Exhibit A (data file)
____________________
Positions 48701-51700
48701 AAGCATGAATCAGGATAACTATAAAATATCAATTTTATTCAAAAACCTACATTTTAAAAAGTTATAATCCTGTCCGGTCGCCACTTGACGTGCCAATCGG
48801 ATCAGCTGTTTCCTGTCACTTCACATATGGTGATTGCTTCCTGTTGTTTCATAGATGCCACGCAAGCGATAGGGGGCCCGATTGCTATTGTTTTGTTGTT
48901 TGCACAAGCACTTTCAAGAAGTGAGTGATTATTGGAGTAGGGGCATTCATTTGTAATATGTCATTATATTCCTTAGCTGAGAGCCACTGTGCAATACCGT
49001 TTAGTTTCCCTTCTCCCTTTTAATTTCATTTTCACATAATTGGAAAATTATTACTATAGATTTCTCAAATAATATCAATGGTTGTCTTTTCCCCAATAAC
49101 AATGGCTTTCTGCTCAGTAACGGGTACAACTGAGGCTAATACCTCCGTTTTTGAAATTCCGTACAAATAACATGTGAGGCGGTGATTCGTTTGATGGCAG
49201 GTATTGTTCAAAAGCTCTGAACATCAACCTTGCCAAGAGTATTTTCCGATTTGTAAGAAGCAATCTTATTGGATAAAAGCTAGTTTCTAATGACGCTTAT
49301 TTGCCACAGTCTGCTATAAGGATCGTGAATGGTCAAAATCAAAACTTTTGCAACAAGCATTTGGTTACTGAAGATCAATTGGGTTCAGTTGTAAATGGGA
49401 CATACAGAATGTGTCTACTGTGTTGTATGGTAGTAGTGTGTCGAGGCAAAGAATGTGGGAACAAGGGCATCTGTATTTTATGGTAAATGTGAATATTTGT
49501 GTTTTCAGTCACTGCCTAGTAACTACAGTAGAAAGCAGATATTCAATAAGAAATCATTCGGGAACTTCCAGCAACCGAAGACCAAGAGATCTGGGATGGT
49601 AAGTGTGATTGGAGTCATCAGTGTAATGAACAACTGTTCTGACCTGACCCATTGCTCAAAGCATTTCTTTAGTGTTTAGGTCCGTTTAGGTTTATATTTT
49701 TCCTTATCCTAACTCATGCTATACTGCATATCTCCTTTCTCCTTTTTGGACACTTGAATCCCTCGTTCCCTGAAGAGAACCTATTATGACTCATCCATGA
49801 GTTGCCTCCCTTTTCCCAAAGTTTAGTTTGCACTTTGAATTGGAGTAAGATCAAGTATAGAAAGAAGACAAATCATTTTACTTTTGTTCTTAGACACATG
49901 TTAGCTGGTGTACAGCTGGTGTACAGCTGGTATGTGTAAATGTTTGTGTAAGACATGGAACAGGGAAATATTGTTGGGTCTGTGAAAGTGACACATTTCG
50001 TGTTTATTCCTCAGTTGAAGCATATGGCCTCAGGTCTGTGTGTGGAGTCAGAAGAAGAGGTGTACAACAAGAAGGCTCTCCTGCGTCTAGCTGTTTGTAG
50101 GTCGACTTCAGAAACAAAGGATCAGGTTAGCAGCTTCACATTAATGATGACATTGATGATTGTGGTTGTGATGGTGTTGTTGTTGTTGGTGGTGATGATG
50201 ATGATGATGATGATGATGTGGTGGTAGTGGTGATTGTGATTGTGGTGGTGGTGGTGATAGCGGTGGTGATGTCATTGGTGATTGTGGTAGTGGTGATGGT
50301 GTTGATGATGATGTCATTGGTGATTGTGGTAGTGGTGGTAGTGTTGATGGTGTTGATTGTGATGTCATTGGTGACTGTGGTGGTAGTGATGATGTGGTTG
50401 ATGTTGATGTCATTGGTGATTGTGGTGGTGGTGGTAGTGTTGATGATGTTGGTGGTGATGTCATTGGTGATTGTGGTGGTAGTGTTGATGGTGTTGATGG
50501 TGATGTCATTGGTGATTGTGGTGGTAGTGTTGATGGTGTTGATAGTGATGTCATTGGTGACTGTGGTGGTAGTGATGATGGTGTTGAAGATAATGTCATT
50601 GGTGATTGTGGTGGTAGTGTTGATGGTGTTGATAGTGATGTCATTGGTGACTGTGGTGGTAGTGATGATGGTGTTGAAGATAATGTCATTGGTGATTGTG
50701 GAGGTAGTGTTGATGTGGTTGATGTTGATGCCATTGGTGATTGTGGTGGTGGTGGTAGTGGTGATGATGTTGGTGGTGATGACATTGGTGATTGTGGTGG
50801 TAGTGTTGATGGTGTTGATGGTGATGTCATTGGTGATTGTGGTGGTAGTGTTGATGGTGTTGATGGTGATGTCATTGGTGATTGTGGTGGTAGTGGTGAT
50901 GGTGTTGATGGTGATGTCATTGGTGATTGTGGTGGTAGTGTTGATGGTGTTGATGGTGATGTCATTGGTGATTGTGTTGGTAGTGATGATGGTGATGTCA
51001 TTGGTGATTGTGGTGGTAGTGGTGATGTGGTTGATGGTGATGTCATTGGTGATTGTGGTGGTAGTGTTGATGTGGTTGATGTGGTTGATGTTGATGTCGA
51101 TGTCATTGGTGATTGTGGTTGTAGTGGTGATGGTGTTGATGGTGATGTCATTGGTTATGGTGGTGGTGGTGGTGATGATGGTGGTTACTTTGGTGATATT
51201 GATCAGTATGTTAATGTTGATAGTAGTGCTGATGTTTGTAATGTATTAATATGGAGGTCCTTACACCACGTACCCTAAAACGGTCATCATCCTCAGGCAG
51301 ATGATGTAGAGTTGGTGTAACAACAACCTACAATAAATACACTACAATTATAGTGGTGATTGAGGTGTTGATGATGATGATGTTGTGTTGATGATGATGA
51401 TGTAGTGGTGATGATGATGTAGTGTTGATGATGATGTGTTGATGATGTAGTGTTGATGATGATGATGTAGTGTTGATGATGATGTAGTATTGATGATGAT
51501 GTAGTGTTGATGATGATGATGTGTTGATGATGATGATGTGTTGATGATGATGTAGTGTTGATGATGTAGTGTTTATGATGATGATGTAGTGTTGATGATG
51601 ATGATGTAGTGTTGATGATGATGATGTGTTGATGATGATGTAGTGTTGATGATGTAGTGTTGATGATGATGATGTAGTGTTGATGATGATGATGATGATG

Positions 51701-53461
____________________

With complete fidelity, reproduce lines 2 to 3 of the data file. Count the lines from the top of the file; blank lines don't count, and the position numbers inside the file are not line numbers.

48701 AAGCATGAATCAGGATAACTATAAAATATCAATTTTATTCAAAAACCTACATTTTAAAAAGTTATAATCCTGTCCGGTCGCCACTTGACGTGCCAATCGG
48801 ATCAGCTGTTTCCTGTCACTTCACATATGGTGATTGCTTCCTGTTGTTTCATAGATGCCACGCAAGCGATAGGGGGCCCGATTGCTATTGTTTTGTTGTT